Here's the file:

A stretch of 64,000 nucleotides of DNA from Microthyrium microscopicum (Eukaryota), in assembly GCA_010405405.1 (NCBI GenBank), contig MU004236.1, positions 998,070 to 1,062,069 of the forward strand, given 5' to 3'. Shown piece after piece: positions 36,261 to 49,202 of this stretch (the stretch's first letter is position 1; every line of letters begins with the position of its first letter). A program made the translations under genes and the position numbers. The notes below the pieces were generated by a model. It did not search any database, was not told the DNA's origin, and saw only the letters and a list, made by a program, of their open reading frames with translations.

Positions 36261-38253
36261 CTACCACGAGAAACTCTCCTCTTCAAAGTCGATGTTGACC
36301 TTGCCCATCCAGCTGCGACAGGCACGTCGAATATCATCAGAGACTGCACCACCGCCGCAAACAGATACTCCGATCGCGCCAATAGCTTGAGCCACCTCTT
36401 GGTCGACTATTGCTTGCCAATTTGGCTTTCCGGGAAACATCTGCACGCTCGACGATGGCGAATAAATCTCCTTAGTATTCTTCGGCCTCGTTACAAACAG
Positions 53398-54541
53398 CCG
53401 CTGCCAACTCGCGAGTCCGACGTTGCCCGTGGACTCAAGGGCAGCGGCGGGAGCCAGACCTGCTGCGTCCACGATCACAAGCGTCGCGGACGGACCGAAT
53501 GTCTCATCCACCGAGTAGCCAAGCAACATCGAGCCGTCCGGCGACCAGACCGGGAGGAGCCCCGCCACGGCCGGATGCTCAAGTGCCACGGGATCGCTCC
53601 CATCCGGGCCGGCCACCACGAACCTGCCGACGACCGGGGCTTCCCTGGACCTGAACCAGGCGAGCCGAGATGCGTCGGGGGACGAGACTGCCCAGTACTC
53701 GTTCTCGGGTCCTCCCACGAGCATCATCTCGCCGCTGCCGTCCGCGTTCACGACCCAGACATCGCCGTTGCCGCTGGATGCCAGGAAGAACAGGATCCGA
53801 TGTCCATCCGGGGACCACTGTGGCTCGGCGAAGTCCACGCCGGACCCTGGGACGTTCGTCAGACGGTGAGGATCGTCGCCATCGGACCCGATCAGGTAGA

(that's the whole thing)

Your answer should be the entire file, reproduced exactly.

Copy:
A stretch of 64,000 nucleotides of DNA from Microthyrium microscopicum (Eukaryota), in assembly GCA_010405405.1 (NCBI GenBank), contig MU004236.1, positions 998,070 to 1,062,069 of the forward strand, given 5' to 3'. Shown piece after piece: positions 36,261 to 49,202 of this stretch (the stretch's first letter is position 1; every line of letters begins with the position of its first letter). A program made the translations under genes and the position numbers. The notes below the pieces were generated by a model. It did not search any database, was not told the DNA's origin, and saw only the letters and a list, made by a program, of their open reading frames with translations.

Positions 36261-38253
36261 CTACCACGAGAAACTCTCCTCTTCAAAGTCGATGTTGACC
36301 TTGCCCATCCAGCTGCGACAGGCACGTCGAATATCATCAGAGACTGCACCACCGCCGCAAACAGATACTCCGATCGCGCCAATAGCTTGAGCCACCTCTT
36401 GGTCGACTATTGCTTGCCAATTTGGCTTTCCGGGAAACATCTGCACGCTCGACGATGGCGAATAAATCTCCTTAGTATTCTTCGGCCTCGTTACAAACAG
Positions 53398-54541
53398 CCG
53401 CTGCCAACTCGCGAGTCCGACGTTGCCCGTGGACTCAAGGGCAGCGGCGGGAGCCAGACCTGCTGCGTCCACGATCACAAGCGTCGCGGACGGACCGAAT
53501 GTCTCATCCACCGAGTAGCCAAGCAACATCGAGCCGTCCGGCGACCAGACCGGGAGGAGCCCCGCCACGGCCGGATGCTCAAGTGCCACGGGATCGCTCC
53601 CATCCGGGCCGGCCACCACGAACCTGCCGACGACCGGGGCTTCCCTGGACCTGAACCAGGCGAGCCGAGATGCGTCGGGGGACGAGACTGCCCAGTACTC
53701 GTTCTCGGGTCCTCCCACGAGCATCATCTCGCCGCTGCCGTCCGCGTTCACGACCCAGACATCGCCGTTGCCGCTGGATGCCAGGAAGAACAGGATCCGA
53801 TGTCCATCCGGGGACCACTGTGGCTCGGCGAAGTCCACGCCGGACCCTGGGACGTTCGTCAGACGGTGAGGATCGTCGCCATCGGACCCGATCAGGTAGA